Luke started. It was the kindest thing he’d ever heard the little girl say. Dennis had been through a lot with a
service-related injury, then the betrayal of the divorce when Stephanie saw him as a burden, now his mother’s
sudden illness. He was going to need the love and support of family.
Bilious had been rubbing his hands together, a sly smile spreading on his face.
“Your da will be fine,” the leprechaun said finally, glancing at the members of his troupe for agreement. They all
“May the road rise up to meet ye, then.” Mrs. Doyebi offered the Irish blessing to the little green men who departed
with a tip of their hats to all of them.
Luke almost embraced the elder woman he was so relieved.
Mrs. Doyebi smiled at him gently. “I’ll be on my way, too. You children are fine?”
Ashley nodded. “I wish we could have found the pot of gold at the end of the rainbow…”
“My dear,” Mrs. Doyebi chuckled using her hands to illustrate. “Rainbows are circles. We just cannot see that when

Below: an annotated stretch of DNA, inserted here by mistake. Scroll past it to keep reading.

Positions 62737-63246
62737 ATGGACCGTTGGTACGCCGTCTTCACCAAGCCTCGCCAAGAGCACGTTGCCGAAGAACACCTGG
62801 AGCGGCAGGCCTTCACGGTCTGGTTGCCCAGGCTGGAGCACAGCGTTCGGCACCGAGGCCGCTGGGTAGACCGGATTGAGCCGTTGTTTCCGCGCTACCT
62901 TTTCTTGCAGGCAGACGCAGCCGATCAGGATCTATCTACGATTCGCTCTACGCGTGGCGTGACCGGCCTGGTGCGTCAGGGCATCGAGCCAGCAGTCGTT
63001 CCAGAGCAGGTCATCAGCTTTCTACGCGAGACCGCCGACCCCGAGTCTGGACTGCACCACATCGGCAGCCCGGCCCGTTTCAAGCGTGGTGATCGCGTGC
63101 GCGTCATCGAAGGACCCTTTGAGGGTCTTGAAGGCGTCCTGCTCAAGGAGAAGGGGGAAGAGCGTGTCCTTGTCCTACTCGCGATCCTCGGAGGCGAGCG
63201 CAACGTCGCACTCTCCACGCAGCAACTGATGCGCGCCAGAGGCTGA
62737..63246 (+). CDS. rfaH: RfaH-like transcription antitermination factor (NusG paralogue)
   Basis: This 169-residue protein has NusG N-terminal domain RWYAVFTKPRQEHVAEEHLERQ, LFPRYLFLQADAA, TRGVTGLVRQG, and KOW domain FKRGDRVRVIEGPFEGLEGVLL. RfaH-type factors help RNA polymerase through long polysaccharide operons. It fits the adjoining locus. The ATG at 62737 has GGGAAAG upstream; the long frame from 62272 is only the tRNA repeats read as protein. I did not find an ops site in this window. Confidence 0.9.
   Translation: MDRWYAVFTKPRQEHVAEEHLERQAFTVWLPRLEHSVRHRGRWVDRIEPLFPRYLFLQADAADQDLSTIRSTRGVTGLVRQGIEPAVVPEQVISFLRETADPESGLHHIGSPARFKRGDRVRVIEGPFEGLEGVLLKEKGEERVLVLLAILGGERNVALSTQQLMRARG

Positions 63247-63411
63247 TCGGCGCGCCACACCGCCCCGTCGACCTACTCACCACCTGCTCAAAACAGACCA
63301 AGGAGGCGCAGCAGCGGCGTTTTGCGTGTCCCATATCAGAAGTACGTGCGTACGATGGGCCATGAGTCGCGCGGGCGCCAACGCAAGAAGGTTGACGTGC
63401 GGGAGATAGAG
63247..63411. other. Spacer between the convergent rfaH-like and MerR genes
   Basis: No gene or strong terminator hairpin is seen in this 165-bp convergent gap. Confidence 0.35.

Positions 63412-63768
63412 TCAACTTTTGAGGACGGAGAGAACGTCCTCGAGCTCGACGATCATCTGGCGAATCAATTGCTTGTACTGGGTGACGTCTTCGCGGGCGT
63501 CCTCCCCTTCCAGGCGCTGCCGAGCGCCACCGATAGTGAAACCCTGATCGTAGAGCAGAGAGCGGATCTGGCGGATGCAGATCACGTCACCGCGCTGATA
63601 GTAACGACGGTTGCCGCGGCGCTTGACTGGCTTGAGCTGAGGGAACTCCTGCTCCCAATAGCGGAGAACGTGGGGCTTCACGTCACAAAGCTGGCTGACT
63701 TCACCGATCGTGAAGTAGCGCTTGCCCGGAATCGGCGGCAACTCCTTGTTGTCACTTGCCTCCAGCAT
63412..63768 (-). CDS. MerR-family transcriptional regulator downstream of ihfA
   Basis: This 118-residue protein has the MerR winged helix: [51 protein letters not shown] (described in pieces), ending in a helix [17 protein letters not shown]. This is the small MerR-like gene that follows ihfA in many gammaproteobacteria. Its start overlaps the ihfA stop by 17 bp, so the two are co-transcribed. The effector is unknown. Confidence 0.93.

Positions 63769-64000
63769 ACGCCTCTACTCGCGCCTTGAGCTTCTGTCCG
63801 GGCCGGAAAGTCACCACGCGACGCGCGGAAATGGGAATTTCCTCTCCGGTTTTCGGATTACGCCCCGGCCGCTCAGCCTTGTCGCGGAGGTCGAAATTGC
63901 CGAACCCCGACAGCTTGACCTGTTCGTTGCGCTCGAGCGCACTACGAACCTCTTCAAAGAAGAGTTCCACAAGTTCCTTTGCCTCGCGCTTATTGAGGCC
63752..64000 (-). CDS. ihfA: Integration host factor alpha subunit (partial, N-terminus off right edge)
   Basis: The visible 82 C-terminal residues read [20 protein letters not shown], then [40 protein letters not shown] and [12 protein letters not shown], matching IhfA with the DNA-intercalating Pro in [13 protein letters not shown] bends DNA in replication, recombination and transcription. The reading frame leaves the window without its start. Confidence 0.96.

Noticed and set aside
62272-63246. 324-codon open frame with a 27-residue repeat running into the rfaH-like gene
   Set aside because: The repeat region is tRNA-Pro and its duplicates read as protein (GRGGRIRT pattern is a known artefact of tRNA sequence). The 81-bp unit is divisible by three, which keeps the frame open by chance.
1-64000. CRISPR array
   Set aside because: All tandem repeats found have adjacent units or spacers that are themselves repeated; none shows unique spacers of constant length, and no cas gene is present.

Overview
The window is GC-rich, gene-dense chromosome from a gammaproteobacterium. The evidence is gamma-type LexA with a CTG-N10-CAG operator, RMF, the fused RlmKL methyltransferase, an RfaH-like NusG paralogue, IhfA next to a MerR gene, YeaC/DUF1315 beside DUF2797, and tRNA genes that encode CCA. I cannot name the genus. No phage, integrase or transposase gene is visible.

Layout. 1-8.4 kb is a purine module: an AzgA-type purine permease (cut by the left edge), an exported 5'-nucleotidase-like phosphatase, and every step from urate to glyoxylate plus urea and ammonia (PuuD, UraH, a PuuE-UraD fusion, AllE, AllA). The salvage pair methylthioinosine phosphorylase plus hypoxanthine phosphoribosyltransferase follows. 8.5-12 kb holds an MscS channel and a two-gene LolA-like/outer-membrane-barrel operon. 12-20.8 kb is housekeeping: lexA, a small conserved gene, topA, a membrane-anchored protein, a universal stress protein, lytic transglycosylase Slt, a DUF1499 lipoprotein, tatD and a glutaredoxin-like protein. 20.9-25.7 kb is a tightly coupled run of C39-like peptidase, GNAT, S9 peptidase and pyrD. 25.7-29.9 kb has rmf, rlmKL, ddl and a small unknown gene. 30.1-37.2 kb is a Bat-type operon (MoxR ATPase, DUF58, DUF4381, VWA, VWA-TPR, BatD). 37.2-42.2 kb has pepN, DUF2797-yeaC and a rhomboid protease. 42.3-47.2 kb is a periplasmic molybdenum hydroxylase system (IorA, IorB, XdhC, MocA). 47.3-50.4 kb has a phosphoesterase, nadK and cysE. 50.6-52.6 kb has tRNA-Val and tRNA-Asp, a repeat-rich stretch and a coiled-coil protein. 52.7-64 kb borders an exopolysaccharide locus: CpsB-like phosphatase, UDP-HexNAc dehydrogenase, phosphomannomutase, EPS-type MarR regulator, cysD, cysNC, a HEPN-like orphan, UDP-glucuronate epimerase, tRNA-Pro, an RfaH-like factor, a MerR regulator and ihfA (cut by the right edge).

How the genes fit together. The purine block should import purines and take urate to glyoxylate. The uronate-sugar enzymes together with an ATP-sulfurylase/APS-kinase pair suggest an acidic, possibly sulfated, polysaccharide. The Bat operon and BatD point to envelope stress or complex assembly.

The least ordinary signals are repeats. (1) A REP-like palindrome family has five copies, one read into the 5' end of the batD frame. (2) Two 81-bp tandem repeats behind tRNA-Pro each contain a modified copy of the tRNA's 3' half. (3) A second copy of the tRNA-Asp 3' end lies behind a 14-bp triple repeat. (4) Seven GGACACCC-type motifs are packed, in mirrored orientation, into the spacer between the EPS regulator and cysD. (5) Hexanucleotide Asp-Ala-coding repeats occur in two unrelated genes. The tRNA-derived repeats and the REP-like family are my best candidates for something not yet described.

they touch the earth.”
“So, there’s no pot of gold,” Ashley said.
“But there are other riches to be found…”
Ashley nodded, glancing around at her home and the photos of all of them together on the mantel.
Vincent looked wistful, but as usual kept his peace.
“I wish I could have asked about my mother.” Vincent ducked his head. He excused himself and went to his room,
his steps tired. Luke was surprised when Ashley followed, her expression concerned.
“Thank you for your help,” Luke walked outside with the Comanche woman. He started, realizing there wasn’t a car
in the drive.
A gesture shushed him. The woman’s hair transformed from grays to midnight black, her glasses disappeared
revealing dark lively eyes. Her body firmed into that of a young woman in her prime.
“I wanted to check on my son before I left for good,” she spoke. “I can see he is in the home of a healer where he
will learn to use his gifts and his family does love him. That’s what’s important. I will periodically send friends
through the faery gate—ones that will be more helpful than this lot.”
Luke nodded as she faded into the misty rain.
Born on Friday 13, Rebecca developed an early love for the
unusual. She currently lives between the Smoky and
Cumberland mountains with her husband and four cats.
Her first novel, Fanny & Dice, is available via WolfSinger
Publications. She has three young adult novels and a mystery
novel currently in the works.